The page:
Mindfulness Exercise #2: Deep Breathing
Counting to ten as I take deep breaths have kept me off of the kids’ ass on more than one occasion. When I am feeling especially tense, I like to play an ocean wave track that is metered. It controls my inhales and exhales and once again, I focus solely on breathing. I breathe in to the beat of the waves and breathe out to the beat of the waves. The sound of the waves cresting take me back to the days when I was a kid and we seemed to LIVE at Wildwood Crest. Queenie would sneak us onto the beach after dark and we would sit and listen to the calming effects of the waves. By focusing on breathing, I am able to bring myself back to wherever I had zoned off. Again, this helps with driving and people who are intent on pissing me off.
Mindfulness Exercise #3: Listening to Music
As much as I love music, this should have been a no brainer. I love musical soundtracks because there is a opening, middle, and solution set to music. I also like classical music because at one time I wanted to play for The Philadelphia Orchestra. I like to play music based on my mood: Amy Winehouse when I’m feeling angry, Jill Scott when I’m feeling sassy, The Hits of the Eighties because my life then consisted of Barbies, Sweet Valley High books, and being a kid. I have a power list when I dress in the morning, my inspirational songs when I get scared, and songs that I like because a note or lyric just touches me so.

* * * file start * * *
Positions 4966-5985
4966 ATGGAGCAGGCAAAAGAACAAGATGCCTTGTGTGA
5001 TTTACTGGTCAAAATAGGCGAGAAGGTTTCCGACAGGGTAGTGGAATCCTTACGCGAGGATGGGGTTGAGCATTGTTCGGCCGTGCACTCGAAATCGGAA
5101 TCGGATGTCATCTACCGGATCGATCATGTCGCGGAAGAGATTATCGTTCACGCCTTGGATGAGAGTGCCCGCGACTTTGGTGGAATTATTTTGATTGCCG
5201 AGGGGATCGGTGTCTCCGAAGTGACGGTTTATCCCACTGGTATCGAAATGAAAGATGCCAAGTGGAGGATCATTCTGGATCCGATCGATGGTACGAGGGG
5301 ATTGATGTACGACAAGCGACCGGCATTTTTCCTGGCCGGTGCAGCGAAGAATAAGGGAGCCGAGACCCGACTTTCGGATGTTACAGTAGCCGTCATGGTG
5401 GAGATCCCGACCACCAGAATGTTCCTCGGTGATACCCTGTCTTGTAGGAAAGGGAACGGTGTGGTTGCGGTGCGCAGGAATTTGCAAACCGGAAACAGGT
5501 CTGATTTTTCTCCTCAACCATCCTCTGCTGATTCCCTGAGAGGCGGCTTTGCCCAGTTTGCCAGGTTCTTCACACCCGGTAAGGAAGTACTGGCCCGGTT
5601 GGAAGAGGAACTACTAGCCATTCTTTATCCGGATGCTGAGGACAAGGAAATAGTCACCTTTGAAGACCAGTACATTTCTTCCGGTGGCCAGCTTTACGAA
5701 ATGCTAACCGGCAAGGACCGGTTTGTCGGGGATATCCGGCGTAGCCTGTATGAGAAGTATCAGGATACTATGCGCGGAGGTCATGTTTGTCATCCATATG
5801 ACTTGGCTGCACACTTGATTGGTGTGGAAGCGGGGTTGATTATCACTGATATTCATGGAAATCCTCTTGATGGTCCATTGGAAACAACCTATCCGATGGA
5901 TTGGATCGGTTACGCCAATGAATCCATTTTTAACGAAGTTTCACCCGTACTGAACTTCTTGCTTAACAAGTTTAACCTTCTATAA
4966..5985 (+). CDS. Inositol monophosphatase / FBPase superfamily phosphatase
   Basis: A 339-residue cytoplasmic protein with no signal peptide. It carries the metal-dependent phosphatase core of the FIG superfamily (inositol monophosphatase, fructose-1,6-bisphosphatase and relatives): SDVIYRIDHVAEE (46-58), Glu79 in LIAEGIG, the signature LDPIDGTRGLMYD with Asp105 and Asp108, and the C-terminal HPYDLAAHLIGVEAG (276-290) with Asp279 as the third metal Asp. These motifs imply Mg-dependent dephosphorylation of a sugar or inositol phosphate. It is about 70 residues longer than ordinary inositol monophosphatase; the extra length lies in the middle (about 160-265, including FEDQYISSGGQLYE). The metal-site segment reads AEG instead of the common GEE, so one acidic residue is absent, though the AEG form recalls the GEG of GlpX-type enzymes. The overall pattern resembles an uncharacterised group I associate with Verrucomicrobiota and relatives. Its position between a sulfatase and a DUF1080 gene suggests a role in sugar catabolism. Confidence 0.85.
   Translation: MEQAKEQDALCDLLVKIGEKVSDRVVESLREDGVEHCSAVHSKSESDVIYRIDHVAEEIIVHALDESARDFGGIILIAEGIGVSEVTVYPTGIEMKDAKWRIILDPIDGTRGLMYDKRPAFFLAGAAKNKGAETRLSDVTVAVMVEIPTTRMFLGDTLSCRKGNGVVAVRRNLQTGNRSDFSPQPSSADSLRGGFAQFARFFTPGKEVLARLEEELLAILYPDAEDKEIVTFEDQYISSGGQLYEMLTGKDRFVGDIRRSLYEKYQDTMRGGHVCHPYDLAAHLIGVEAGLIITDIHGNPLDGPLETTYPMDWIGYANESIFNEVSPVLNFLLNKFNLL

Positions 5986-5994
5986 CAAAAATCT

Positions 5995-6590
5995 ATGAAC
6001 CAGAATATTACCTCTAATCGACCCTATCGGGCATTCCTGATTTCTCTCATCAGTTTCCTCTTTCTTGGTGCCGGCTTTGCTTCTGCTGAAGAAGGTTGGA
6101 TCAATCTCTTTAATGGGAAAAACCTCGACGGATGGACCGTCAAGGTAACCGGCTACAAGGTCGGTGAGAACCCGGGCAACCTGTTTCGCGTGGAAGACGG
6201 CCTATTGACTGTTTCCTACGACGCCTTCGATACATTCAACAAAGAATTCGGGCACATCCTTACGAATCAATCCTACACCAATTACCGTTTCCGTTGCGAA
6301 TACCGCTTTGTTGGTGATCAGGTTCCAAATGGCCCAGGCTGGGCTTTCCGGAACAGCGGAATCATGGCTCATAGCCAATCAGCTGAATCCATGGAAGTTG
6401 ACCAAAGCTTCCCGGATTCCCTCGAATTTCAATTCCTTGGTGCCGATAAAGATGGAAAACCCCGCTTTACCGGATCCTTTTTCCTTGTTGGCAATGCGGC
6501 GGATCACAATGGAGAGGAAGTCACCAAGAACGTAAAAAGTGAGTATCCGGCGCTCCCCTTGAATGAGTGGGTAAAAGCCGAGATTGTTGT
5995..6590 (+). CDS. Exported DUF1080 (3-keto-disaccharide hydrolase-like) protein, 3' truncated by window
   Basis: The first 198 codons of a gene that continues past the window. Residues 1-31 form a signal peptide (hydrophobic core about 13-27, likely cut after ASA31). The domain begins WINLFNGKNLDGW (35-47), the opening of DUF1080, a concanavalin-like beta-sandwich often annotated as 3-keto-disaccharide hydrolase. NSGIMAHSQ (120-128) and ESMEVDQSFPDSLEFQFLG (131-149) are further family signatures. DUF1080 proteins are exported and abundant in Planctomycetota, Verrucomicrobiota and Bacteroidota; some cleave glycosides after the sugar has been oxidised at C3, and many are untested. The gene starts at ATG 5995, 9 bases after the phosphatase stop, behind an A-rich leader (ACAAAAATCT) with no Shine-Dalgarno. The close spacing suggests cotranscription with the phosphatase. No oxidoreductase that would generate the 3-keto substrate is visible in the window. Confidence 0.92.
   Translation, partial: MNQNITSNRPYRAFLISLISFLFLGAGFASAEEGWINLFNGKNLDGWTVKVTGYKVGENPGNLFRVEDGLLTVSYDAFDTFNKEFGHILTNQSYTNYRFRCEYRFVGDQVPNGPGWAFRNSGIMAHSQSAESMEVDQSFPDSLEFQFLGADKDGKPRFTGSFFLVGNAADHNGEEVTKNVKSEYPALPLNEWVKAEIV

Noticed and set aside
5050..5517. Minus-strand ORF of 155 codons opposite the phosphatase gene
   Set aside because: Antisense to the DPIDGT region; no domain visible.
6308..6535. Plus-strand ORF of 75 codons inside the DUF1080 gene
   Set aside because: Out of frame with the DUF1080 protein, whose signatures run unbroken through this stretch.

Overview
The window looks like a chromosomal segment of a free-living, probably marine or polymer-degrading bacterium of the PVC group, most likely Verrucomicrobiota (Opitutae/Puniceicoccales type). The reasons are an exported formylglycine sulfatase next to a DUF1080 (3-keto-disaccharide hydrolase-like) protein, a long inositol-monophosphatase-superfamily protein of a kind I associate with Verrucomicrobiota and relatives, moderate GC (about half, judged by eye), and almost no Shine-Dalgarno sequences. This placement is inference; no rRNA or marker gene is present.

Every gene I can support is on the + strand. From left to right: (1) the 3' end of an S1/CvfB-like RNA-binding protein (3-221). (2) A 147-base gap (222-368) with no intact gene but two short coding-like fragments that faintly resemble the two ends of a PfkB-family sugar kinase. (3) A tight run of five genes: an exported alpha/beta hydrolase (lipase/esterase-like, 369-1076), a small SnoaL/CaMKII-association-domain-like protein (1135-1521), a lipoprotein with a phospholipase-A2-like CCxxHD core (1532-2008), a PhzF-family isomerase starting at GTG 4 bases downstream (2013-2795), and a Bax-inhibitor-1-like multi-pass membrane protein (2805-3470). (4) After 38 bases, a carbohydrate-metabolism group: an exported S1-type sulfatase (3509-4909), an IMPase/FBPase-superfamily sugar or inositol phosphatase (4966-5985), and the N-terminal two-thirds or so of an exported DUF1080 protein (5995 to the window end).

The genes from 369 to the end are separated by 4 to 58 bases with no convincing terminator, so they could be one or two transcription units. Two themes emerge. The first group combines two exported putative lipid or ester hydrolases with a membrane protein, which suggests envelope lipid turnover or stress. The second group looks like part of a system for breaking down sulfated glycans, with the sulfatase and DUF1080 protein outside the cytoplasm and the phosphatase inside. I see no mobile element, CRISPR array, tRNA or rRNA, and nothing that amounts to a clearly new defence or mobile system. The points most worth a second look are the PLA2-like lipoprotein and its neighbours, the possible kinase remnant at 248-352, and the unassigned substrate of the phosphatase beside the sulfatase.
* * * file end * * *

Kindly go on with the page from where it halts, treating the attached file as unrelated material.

Mindfulness Exercise #4: Cleaning House
Right from About.com: The term “cleaning house” has a literal meaning (cleaning up your actual house) as well as a figurative one (getting rid of “emotional baggage,” letting go of things that non longer serve you), and both can be great stress relievers!